Which work matters?

 

The work that you will judged on when it comes to your annual review – that’s what work. The work that your bonus may be riding on.

Those half a dozen or less objectives you agreed with your boss will be the bottom line for you my friend.

Time to get selfish with a ‘Big S’.  If you are in a connundrum about what work to do, where your priorities lie – just review your annual objectives. Which, of course means that sometimes, if you are being resolute and loyal to your goals, that something has to give, something won’t get done, or you’ll have to gracefully decline requests, tasks or interesting but ultimately none showstopping work.

The only time to prioritise is when you are deciding which work to take on in the first place. After that, it’s too late – it takes work to get rid of work.

Stop trying to do everything.

Be clear there are two types of everything.

1. Everything that comes at you during the course of a day. For instance, the digital hailstorm of information, data, other peoples crap or crap that you let yourself get sucked into in a moment of ill judgement.  Stop trying to get all that done – because it’s impossible, exhausting, dumb, – it’s a never ending supply.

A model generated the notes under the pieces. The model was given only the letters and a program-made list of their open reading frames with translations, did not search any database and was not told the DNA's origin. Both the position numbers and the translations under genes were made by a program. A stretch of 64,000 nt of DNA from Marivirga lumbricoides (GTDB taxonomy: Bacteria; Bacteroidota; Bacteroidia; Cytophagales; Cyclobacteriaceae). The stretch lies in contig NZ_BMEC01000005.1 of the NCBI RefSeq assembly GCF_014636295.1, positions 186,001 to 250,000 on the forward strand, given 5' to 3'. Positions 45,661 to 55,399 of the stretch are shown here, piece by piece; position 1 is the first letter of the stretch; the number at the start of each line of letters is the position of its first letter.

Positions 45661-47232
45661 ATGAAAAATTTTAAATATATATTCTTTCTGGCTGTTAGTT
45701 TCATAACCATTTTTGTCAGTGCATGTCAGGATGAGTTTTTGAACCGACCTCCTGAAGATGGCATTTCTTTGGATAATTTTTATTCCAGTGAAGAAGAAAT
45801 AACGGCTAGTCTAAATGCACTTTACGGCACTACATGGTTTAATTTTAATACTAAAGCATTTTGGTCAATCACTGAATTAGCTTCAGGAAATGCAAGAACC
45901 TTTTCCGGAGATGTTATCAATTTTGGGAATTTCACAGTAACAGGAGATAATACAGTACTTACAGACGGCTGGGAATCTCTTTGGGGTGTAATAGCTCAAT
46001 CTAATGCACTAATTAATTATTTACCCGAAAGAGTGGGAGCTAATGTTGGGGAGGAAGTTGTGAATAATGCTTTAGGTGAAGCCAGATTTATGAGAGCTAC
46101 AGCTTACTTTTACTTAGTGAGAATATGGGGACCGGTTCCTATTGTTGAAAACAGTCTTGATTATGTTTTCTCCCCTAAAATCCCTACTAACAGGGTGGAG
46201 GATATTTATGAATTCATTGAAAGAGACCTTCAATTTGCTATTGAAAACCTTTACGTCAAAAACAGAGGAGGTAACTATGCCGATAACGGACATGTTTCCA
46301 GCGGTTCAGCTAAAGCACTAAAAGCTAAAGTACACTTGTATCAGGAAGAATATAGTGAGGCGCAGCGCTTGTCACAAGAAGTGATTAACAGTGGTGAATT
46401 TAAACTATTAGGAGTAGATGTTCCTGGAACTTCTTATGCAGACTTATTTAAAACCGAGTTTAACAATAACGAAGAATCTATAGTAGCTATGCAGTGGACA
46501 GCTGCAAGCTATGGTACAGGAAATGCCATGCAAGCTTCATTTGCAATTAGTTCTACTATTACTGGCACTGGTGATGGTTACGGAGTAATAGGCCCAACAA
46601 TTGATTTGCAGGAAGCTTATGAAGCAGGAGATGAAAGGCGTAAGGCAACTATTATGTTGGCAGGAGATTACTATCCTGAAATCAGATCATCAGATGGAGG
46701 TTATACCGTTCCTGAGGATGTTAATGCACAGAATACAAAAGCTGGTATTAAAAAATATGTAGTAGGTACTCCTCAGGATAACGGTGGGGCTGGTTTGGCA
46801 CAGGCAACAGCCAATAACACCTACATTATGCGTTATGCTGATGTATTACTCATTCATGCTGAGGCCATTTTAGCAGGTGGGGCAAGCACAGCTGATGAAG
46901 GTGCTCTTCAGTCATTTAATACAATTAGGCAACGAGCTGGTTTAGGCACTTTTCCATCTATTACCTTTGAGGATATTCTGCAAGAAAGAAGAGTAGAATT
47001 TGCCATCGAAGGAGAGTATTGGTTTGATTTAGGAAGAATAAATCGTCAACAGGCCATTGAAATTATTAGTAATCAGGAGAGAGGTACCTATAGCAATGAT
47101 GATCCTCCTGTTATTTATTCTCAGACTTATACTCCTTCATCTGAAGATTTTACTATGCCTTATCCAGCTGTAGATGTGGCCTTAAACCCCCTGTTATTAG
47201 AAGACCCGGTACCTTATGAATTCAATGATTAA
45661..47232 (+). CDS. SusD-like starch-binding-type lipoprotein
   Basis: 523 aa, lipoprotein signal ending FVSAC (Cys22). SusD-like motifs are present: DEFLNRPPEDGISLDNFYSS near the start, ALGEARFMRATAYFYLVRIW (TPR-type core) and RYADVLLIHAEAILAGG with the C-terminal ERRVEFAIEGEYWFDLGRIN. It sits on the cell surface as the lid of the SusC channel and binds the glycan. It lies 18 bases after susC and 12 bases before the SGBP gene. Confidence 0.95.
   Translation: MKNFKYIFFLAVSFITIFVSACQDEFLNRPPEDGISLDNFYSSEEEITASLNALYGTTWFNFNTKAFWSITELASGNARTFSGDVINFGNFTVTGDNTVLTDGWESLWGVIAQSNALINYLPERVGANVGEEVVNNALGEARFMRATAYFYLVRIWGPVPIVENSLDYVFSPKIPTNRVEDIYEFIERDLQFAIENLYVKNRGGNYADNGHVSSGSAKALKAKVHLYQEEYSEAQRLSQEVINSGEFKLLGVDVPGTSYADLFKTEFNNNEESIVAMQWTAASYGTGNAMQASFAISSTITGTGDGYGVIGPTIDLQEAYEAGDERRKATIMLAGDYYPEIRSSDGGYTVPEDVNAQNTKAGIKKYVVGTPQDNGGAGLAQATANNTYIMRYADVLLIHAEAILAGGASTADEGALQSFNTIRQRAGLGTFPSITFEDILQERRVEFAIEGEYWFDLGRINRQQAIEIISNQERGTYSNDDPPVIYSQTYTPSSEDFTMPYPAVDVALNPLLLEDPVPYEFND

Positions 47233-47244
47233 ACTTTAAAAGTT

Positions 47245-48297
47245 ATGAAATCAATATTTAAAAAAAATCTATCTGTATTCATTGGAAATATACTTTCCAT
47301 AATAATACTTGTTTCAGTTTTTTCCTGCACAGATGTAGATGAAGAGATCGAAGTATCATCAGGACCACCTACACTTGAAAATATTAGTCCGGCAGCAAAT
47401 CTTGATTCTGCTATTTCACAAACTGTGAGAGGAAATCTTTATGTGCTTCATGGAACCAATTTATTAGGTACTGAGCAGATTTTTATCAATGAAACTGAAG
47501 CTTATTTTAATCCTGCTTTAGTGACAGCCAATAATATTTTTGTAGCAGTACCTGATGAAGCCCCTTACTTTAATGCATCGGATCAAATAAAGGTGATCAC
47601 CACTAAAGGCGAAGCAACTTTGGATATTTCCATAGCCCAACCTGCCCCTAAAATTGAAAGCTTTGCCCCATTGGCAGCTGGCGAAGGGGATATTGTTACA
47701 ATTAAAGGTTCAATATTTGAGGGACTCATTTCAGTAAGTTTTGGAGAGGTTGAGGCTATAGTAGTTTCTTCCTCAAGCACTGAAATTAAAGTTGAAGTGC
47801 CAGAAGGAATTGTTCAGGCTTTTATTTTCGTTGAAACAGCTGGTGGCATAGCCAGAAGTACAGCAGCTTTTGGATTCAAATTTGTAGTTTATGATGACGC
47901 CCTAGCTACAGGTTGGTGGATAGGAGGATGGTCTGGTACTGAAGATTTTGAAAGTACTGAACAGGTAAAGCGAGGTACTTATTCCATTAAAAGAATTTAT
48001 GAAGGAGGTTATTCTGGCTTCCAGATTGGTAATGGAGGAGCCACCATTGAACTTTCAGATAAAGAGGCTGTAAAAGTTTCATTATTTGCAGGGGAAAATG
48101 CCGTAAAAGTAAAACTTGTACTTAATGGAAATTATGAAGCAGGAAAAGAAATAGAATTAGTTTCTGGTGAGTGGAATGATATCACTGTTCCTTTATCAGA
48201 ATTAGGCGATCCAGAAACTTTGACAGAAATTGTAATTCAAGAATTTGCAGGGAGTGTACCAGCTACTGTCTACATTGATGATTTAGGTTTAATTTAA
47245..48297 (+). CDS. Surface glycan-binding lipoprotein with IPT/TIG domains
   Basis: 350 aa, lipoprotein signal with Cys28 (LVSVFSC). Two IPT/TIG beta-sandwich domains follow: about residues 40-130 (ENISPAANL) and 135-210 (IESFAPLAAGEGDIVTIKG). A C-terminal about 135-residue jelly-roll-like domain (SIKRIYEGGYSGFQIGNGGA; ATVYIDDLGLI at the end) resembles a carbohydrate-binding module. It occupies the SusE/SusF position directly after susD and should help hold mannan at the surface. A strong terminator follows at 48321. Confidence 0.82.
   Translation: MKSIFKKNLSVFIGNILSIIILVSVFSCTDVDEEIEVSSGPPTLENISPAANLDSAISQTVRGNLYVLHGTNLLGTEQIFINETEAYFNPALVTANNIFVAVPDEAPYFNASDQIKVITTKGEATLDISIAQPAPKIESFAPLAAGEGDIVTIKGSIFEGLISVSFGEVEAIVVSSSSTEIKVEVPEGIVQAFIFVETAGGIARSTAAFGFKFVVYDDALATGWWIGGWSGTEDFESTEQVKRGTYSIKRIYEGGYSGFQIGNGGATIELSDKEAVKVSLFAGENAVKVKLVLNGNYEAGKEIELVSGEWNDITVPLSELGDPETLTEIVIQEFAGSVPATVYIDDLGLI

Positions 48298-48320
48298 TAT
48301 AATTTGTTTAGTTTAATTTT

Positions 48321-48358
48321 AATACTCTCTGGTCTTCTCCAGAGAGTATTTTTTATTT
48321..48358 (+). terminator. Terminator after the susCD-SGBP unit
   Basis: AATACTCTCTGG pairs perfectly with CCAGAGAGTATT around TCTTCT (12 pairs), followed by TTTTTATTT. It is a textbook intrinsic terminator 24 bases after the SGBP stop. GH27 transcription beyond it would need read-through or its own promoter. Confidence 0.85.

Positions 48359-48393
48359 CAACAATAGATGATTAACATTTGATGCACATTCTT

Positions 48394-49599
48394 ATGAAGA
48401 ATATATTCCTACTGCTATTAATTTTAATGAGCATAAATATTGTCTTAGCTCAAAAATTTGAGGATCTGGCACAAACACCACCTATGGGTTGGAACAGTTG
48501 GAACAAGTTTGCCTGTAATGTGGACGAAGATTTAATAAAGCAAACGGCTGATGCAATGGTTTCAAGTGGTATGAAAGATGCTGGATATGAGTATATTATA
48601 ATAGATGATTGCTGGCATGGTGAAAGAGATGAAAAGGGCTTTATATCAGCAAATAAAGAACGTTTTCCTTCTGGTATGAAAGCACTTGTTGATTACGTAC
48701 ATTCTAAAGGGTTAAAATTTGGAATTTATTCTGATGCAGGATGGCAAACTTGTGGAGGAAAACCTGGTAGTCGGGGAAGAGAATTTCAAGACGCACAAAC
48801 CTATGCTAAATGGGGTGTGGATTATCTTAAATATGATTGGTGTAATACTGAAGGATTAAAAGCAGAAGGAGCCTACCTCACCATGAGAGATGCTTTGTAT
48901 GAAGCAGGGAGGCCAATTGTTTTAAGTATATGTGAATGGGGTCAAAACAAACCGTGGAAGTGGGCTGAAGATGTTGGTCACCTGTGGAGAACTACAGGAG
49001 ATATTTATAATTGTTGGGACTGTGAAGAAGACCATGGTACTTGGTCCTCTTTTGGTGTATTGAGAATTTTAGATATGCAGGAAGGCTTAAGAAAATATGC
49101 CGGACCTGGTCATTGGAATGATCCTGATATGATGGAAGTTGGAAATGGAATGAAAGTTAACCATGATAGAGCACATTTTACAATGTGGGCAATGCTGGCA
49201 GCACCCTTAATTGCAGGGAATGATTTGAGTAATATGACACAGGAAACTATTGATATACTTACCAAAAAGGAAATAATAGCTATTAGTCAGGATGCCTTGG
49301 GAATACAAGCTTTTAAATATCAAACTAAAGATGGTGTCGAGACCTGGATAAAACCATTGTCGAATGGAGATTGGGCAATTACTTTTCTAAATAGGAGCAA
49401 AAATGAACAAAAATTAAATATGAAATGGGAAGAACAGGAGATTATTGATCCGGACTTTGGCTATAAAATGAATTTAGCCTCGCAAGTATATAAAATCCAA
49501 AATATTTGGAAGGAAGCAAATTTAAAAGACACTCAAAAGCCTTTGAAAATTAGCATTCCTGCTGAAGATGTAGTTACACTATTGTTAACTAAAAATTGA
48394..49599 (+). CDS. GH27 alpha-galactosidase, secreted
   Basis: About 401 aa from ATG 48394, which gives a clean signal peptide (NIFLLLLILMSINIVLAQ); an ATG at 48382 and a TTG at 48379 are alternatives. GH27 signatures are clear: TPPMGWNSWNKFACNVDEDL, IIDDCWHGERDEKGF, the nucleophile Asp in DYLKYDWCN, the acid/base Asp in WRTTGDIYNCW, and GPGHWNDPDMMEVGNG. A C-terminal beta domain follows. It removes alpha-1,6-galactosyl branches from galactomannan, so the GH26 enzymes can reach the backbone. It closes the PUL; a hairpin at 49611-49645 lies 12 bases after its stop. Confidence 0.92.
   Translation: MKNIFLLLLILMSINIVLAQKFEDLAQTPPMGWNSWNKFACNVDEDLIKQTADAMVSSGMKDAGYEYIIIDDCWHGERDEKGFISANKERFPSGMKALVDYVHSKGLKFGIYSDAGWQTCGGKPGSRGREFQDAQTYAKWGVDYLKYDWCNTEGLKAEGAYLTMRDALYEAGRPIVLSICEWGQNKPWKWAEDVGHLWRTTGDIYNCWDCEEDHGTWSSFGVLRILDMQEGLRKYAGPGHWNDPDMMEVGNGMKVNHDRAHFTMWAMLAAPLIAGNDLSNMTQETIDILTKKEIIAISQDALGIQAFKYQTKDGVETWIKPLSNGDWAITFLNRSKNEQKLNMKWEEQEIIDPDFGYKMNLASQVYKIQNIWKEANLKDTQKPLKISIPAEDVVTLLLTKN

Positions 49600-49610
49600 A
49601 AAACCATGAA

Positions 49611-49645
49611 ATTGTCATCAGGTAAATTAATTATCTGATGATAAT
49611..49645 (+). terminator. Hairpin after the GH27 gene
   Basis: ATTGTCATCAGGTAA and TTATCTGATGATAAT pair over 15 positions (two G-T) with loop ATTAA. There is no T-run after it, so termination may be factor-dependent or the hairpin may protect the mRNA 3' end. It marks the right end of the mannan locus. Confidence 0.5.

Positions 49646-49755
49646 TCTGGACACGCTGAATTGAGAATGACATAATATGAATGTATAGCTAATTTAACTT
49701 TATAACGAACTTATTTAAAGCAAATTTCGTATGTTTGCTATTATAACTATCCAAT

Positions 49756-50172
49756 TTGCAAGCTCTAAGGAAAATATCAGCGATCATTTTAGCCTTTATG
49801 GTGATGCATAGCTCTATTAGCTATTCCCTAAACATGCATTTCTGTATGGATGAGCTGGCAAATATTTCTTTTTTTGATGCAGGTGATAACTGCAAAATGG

2. Everything that you have decided to do. (That you have agreed will matter and that you are being paid to make happen)

I have this conversation with busy executives at least once a month. Not because they are not smart or savvy or informed. Mainly it’s because they lose sight of what matters because they are human, fallible, and most honourably, but fatally, because they are trying to help everyone else before themselves.

Just think annual performance appraisal.  Your boss might be enamoured if you have handled  a lot of nice, interesting stuff – but standby if it’s as a consequence of you not delivering on your core objectives.

(Oh, and by the way, self preservation is good for the whole. If everyone selfishly delivered their core objectives… the business would be in outstanding shape.)


Paul Fox
Paul Fox

Paul Fox has been active as a Construction Industry Performance Coach for the last 20 years and remains at the forefront of Collaborative Working and High Performance Team Behaviours. He disrupts the status quo of individuals, project and senior teams who want exponentially more output with much less struggle.

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